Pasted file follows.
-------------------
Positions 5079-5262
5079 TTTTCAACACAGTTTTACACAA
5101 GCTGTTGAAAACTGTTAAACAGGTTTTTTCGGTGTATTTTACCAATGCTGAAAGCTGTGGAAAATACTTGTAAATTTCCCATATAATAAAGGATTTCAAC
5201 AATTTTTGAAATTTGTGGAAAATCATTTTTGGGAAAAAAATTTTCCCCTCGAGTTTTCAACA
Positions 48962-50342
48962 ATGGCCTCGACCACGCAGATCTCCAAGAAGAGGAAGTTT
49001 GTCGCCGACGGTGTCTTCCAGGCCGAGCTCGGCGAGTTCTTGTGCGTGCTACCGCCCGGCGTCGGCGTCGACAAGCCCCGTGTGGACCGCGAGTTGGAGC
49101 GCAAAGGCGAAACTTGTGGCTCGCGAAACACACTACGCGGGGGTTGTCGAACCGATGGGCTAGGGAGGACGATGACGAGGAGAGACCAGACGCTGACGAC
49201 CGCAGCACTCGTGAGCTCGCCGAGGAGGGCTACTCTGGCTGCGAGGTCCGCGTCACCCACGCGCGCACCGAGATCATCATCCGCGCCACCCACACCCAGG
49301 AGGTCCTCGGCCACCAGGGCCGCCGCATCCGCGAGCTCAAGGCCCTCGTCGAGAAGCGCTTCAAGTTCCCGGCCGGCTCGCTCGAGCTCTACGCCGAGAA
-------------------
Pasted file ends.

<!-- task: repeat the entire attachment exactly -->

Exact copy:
Positions 5079-5262
5079 TTTTCAACACAGTTTTACACAA
5101 GCTGTTGAAAACTGTTAAACAGGTTTTTTCGGTGTATTTTACCAATGCTGAAAGCTGTGGAAAATACTTGTAAATTTCCCATATAATAAAGGATTTCAAC
5201 AATTTTTGAAATTTGTGGAAAATCATTTTTGGGAAAAAAATTTTCCCCTCGAGTTTTCAACA
Positions 48962-50342
48962 ATGGCCTCGACCACGCAGATCTCCAAGAAGAGGAAGTTT
49001 GTCGCCGACGGTGTCTTCCAGGCCGAGCTCGGCGAGTTCTTGTGCGTGCTACCGCCCGGCGTCGGCGTCGACAAGCCCCGTGTGGACCGCGAGTTGGAGC
49101 GCAAAGGCGAAACTTGTGGCTCGCGAAACACACTACGCGGGGGTTGTCGAACCGATGGGCTAGGGAGGACGATGACGAGGAGAGACCAGACGCTGACGAC
49201 CGCAGCACTCGTGAGCTCGCCGAGGAGGGCTACTCTGGCTGCGAGGTCCGCGTCACCCACGCGCGCACCGAGATCATCATCCGCGCCACCCACACCCAGG
49301 AGGTCCTCGGCCACCAGGGCCGCCGCATCCGCGAGCTCAAGGCCCTCGTCGAGAAGCGCTTCAAGTTCCCGGCCGGCTCGCTCGAGCTCTACGCCGAGAA